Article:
Interesting. Just read an article from the Health Affairs blog of a UCLA study on assisted dying practices. They found:
…[A]s the UCLA committee expected, most of what patients needed was to discuss their feelings about their approaching death and process their grief and sense of loss. This mirrors data from the entire state of California as well as Oregon, which suggest that the distress prompting patients to request these lethal medications primarily stems from their fear over losing control at the end of life. It is not, as many may think, due primarily to physical suffering.
Only a quarter of the patients ultimately went on to ingest the lethal drugs they came requesting. The actual data is more complex: Some who requested this service did not meet the basic requirements to receive it. Others died before they had a chance to ingest the medications. But the staff from UCLA reported case after case in which patients’ goals shifted from wanting to hasten their deaths to deciding to live out the remainder of their lives.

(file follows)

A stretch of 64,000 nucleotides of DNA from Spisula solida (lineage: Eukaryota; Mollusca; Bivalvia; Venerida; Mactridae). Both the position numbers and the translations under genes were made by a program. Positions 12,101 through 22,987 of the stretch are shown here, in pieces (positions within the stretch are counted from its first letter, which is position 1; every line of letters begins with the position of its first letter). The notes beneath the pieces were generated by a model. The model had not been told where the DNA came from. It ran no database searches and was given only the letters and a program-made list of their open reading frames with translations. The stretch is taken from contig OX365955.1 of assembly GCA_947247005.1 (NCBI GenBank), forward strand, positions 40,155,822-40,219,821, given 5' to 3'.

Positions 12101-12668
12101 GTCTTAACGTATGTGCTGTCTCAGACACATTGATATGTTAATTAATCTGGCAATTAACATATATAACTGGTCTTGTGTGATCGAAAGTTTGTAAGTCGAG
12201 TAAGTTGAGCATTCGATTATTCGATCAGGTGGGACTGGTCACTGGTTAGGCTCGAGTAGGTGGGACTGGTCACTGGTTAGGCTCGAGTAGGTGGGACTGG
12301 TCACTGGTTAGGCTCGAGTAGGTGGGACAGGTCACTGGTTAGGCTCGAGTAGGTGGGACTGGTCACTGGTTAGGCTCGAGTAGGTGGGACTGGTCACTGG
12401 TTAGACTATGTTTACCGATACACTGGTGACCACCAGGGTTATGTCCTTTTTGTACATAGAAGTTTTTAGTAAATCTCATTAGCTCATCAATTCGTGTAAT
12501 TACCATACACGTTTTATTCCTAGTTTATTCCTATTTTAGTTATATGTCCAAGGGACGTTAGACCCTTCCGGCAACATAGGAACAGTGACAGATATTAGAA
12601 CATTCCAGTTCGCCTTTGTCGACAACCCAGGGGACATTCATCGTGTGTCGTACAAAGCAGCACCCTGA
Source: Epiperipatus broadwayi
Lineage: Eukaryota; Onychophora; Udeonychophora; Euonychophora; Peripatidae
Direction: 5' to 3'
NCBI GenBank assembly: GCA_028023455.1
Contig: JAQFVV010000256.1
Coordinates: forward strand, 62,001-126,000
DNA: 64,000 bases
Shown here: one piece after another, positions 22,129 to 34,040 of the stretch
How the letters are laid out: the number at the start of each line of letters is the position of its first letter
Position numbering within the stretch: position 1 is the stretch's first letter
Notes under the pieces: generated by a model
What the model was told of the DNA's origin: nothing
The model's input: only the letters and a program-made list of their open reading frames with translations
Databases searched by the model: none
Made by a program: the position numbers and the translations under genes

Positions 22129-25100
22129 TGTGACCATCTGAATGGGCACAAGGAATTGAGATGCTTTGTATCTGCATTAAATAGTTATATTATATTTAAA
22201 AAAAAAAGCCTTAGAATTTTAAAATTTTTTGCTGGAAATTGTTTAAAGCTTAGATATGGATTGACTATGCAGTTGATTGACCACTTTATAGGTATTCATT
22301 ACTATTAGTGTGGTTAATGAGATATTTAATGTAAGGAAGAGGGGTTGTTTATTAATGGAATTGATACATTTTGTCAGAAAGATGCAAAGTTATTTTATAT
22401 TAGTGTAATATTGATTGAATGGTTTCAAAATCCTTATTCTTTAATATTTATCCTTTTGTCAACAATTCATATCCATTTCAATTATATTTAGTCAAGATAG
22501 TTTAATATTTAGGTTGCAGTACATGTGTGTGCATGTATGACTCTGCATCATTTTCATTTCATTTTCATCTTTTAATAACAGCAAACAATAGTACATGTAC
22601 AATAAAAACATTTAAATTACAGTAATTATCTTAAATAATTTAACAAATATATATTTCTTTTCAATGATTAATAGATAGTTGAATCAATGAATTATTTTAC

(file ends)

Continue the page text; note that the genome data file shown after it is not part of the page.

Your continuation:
This is exactly what I found when I did research in The Netherlands on euthanasia. Essentially, by talking about what you need at the end of life (your hopes and fears), you find clarity and social connection making the hastening of death unnecessary for many. Healing comes (even at the end of life) in talking through what matters most to you with the people who matter most to you.